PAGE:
Powerline route covers 1,100 miles

News
Nov 25, 2011
by WLJ

The Bureau of Land Management (BLM) is reviewing comments submitted by hundreds of individuals and groups about a proposed $2 billion highvoltage power line in Wyoming and Idaho.

The Gateway West transmission line would add over 1,100 miles of new high-voltage transmission powerlines across southern Idaho and southern Wyoming.

BLM has released the draft environmental impact statement for the project, proposed by Idaho Power Company and Rocky Mountain Power.

BLM received 350 to 400 comments by the Oct. 28 deadline.

The comments varied from being supportive and hopeful that the line will create jobs, to being concerned about its impact on property owners and their views of the skyline, BLM spokeswoman Beverly Gorny said.

“They were what we anticipated for the most part,” Gorny said.

BLM will study the comments and propose a preferred route from among the alternatives offered so far. There will be another comment period before BLM makes a final decision.

“That won’t likely happen until next summer or fall because it takes that long to write the final document taking into consideration these comments,” Gorny said.

One of the groups that submitted comments was the Northern Laramie Range Alliance, which includes prominent Wyoming landowners and businesspeople. They oppose one of the proposed routes through and next to the Laramie Range in southeast Wyoming.

Sharon Rodeman, a landowner and member of the group, said there is a proposed loop that crosses her land even though there is an existing power line corridor that Gateway West could follow.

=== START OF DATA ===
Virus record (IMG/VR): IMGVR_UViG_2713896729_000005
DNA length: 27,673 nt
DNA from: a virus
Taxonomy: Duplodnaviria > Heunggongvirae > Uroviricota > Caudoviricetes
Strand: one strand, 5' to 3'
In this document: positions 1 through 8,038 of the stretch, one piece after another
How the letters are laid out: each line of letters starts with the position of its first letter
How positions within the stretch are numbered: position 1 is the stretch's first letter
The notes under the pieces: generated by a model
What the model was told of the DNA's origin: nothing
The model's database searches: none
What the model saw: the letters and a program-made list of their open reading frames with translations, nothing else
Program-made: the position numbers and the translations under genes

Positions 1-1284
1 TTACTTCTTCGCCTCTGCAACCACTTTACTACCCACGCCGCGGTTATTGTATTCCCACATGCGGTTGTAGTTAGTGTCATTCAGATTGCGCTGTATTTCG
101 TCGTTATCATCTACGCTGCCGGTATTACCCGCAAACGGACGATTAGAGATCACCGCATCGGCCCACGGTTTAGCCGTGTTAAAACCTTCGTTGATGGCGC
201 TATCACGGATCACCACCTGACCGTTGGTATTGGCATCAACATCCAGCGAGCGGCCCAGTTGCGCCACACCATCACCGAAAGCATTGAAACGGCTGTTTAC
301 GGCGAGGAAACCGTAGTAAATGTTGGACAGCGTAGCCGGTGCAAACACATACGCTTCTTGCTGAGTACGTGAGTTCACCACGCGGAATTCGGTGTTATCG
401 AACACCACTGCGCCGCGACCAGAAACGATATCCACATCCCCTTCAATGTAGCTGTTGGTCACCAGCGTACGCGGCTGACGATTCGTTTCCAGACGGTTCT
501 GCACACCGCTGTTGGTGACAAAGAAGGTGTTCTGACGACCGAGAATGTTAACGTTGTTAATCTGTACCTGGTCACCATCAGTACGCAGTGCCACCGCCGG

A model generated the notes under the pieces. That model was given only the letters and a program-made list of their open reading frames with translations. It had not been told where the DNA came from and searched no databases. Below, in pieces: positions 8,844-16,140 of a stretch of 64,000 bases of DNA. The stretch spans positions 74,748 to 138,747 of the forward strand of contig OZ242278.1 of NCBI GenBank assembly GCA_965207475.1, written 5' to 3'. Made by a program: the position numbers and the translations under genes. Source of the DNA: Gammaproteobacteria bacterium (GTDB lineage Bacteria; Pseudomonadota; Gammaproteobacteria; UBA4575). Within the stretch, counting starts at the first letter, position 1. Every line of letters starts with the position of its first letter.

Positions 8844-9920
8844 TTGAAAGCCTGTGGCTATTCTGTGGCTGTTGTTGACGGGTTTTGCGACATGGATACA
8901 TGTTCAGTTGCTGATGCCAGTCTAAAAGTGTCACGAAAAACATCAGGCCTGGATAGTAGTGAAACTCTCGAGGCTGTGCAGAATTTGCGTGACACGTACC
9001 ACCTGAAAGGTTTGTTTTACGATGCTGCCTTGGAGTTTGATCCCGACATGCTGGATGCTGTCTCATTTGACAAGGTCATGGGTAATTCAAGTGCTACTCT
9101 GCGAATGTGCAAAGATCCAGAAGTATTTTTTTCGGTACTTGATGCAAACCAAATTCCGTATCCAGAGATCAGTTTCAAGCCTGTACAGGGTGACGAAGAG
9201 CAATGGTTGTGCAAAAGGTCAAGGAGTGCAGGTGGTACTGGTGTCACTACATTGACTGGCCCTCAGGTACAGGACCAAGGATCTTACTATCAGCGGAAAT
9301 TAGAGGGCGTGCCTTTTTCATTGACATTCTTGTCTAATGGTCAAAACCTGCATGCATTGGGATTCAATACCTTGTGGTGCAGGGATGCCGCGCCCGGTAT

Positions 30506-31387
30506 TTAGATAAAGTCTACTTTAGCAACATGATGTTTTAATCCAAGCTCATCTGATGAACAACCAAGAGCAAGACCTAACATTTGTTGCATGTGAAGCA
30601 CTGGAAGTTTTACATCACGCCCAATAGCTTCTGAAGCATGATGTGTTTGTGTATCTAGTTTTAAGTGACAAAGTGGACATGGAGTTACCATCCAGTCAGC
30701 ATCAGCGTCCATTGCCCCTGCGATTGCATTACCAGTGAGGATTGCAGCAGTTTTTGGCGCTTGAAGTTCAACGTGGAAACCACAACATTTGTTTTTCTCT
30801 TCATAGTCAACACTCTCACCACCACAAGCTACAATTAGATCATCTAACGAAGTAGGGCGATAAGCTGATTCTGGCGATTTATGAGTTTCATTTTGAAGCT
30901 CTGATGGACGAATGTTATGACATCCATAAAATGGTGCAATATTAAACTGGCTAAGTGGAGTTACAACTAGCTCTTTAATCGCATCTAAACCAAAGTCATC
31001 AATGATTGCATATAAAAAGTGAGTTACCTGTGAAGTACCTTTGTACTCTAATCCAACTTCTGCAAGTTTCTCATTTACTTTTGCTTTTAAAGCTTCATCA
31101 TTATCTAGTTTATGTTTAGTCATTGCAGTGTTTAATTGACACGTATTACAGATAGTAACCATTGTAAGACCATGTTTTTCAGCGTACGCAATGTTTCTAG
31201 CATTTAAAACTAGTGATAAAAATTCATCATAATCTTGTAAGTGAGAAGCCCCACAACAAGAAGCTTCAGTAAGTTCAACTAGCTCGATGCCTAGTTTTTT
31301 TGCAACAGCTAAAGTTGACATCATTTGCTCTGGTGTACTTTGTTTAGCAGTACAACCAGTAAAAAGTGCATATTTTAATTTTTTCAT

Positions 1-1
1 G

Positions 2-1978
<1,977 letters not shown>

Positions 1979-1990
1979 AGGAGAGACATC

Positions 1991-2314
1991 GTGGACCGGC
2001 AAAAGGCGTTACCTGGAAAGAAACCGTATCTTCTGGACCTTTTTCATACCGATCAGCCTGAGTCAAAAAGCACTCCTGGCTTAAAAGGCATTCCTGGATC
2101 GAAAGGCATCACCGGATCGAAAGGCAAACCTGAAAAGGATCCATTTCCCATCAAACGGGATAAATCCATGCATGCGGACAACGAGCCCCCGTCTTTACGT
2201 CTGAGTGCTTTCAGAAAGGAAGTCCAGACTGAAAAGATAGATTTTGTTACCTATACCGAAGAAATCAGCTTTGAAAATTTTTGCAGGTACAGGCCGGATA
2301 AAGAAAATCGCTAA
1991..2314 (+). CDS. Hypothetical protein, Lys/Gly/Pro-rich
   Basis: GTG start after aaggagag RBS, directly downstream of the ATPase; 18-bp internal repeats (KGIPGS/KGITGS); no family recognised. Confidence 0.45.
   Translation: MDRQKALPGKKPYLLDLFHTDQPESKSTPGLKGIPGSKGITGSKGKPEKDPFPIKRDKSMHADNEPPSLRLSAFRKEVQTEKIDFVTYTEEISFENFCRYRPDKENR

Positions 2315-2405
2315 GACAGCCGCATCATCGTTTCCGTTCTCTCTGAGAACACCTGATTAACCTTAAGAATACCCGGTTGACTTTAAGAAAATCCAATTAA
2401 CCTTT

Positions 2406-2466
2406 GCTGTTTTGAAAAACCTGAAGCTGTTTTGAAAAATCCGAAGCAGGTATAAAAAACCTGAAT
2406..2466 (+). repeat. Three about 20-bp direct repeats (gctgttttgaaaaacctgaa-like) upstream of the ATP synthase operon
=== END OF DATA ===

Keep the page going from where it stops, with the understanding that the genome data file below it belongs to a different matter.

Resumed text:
“It’s getting pushed on us because they can’t go into the core sage grouse area; they could, but it’s not beneficial,” Rodeman said.

Rocky Mountain Power spokeswoman Margaret Oler said that the company has been working with the Northern Laramie Range Alliance on the plan.

The company proposed the route off the current power line corridor not only to avoid sage grouse areas but to bring the proposed line closer to potential wind farm development, Oler said.

In addition, placing the line in a different area would provide a backup line in case another line goes down because of weather or some other reason, she said.

“You’ve got some separation between lines so that, if possible, you can then reroute power over a different line to keep people in service while you’re repairing the damaged line,” Oler said.

The line would run from a proposed substation near Glenrock to a substation to be built near Melba, ID. It would carry between 230,000 and 500,000 volts. — WLJ

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